Eden Hazard knew the question was coming and he did not miss a beat. Had this been his best match for Belgium? “Yes,” was the characteristically precise response from a man of few words. Hungary had been torn apart from the opening minutes and, while Belgium should have been out of sight well before the closing stages, the element of doubt allowed their captain to apply two flourishes that may have far-reaching consequences.
The first came 12 minutes from time, more than an hour after Toby Alderweireld’s early goal and with a previously bedraggled Hungary beginning to ask serious questions. Hazard’s dribble down the left flank, effectively passing to himself as team-mates came back from offside positions, opened up space and an inch-perfect centre allowed the substitute Michy Batshuayi to score with his first touch. It only took a minute for better to follow; he had earlier been thwarted by Gabor Kiraly after cutting in from the left but this time a low, accurate shot across the goalkeeper from a similar spot bore no opposition and the plaudits could be lined up.
“There were a lot of people absolutely amazed when I gave the captain’s armband to Eden Hazard, but you have to let this little man grow,” said Marc Wilmots, who entrusted him with the leadership after Vincent Kompany’s pre-tournament injury. “He doesn’t say a lot, but his football does his talking on the pitch.”
Hazard had been enjoying himself well before that late flurry, which was crowned when Yannick Carrasco ran clear in the game’s final action, and he was not the only one. This was the manner of performance you feel Belgium should produce more often, the first-half rapidly merging into a blur of counterattacks, chances and half-chances that invariably ended up at the hands, feet, chest or – in tipping a Kevin De Bruyne free-kick onto the crossbar – fingers of Kiraly.
The most common accusation pointed at Belgium is that they do not move the ball quickly enough when faced with massed ranks; fortunately they were up against nothing of the sort here, allowing a tentative Hungary a quantity of possession they might not have bargained for before pouncing on the regular occasions it was squandered.
They had already come close through Romelu Lukaku before Alderweireld, reading the flight of a De Bruyne set piece perfectly, ran far too easily off Gergo Lovrencsics to score the opener. It was, for the next 35 minutes, a shoot-out between Belgium’s forwards and Kiraly, but for whom Hungary would have had little stake in second-half matters. He saved three times from De Bruyne and, perhaps most impressively, from a clean-through Dries Mertens; Belgium had been excellent but the concern was that profligacy might yet harm them.*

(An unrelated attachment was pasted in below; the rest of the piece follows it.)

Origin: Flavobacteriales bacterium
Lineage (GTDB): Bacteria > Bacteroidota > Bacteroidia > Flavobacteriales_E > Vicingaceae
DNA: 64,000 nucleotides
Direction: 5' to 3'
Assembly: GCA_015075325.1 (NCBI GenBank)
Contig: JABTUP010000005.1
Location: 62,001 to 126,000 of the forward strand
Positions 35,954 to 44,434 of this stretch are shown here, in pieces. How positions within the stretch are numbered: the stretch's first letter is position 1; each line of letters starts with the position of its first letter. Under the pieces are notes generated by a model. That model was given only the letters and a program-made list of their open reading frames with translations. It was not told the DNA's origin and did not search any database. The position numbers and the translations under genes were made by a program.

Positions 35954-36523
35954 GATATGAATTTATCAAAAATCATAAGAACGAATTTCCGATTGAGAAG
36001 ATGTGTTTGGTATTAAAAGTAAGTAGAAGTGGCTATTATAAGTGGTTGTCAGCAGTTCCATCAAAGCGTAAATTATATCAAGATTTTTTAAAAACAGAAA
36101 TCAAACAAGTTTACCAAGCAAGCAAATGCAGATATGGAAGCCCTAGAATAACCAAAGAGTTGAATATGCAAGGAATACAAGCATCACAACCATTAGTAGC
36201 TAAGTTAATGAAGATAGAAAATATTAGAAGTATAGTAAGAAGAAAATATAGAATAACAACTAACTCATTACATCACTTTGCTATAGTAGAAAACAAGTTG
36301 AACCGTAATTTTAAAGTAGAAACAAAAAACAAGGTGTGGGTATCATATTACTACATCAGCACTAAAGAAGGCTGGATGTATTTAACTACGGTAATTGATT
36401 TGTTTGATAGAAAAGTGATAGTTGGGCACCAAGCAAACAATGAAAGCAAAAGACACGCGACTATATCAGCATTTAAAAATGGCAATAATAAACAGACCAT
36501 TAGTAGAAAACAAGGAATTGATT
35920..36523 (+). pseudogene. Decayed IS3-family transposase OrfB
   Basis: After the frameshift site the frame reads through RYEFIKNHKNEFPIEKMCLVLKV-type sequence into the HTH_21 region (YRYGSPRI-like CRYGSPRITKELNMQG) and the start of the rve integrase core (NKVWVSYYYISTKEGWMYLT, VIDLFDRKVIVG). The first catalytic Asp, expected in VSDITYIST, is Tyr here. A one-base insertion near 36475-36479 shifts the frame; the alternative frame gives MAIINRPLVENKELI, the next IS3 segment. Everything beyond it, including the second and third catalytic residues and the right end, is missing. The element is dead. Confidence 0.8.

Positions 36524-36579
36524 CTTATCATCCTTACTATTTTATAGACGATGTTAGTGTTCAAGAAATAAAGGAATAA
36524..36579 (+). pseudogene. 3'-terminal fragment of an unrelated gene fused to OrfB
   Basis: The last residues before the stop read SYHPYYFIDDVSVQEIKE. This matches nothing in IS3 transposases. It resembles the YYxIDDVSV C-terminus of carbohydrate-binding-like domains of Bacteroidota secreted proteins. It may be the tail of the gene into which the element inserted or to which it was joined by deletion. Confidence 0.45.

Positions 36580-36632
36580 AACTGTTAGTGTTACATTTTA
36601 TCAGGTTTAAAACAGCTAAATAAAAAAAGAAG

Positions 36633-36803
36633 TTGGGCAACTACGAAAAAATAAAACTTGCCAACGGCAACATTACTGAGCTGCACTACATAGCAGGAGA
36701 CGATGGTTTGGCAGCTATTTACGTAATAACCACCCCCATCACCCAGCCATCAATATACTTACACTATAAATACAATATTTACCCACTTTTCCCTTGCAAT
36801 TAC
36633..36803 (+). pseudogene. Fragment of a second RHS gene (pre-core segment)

“I said at half-time that we couldn’t come in at 1-0,” Wilmots said. “We should have been at least 3-0 up with the chances we had. I told everyone to stay calm and not get annoyed, and to keep going because they were moving the ball very well. When we’re able to move the ball quickly, we’re able to take out the opposition.”
They did so less easily for much of the second-half. Group stage surprise package Hungary, hindered by a warm-up injury to the influential midfielder Laszlo Kleinheisler, had only threatened from long range in the first 45 minutes but were seriously threatening an equaliser before Hazard caught light. Thomas Vermaelen, who will miss the quarter-final with Wales after being booked, reacted exceptionally to stop Adam Szalai heading in a Balazs Dzsudzsak cross and they came closer when Thibaut Courtois acrobatically saved a deflected drive from Adam Pinter. If only, thought Bernd Storck, they had been as switched on from the beginning.
“In the first half I was disappointed because we conceded from a set piece and weren’t as compact as we needed to be,” the Hungary manager said. “In the second half we were better and created a few opportunities. We can leave with our heads held high. We saw the difference on the pitch. We’ve never played against a team like that.”
Belgium have never seen Hazard on form like that. Too often he has seemed manacled when playing under Wilmots, whose decision to give him the captaincy was far from popular. Any more of this would give the impression that Belgium are gathering speed at just the right time, and there is another motivating factor at play. The quarter-final on Friday will be played in Lille, where Hazard spent the first seven years of his career, and his wish for a return was common knowledge. “It is his hometown and that is why he played so well tonight,” Wilmots said.
Perhaps that underplayed Hungary’s generosity but suddenly the draw is wide open for both Belgium and Hazard to seize their moment.
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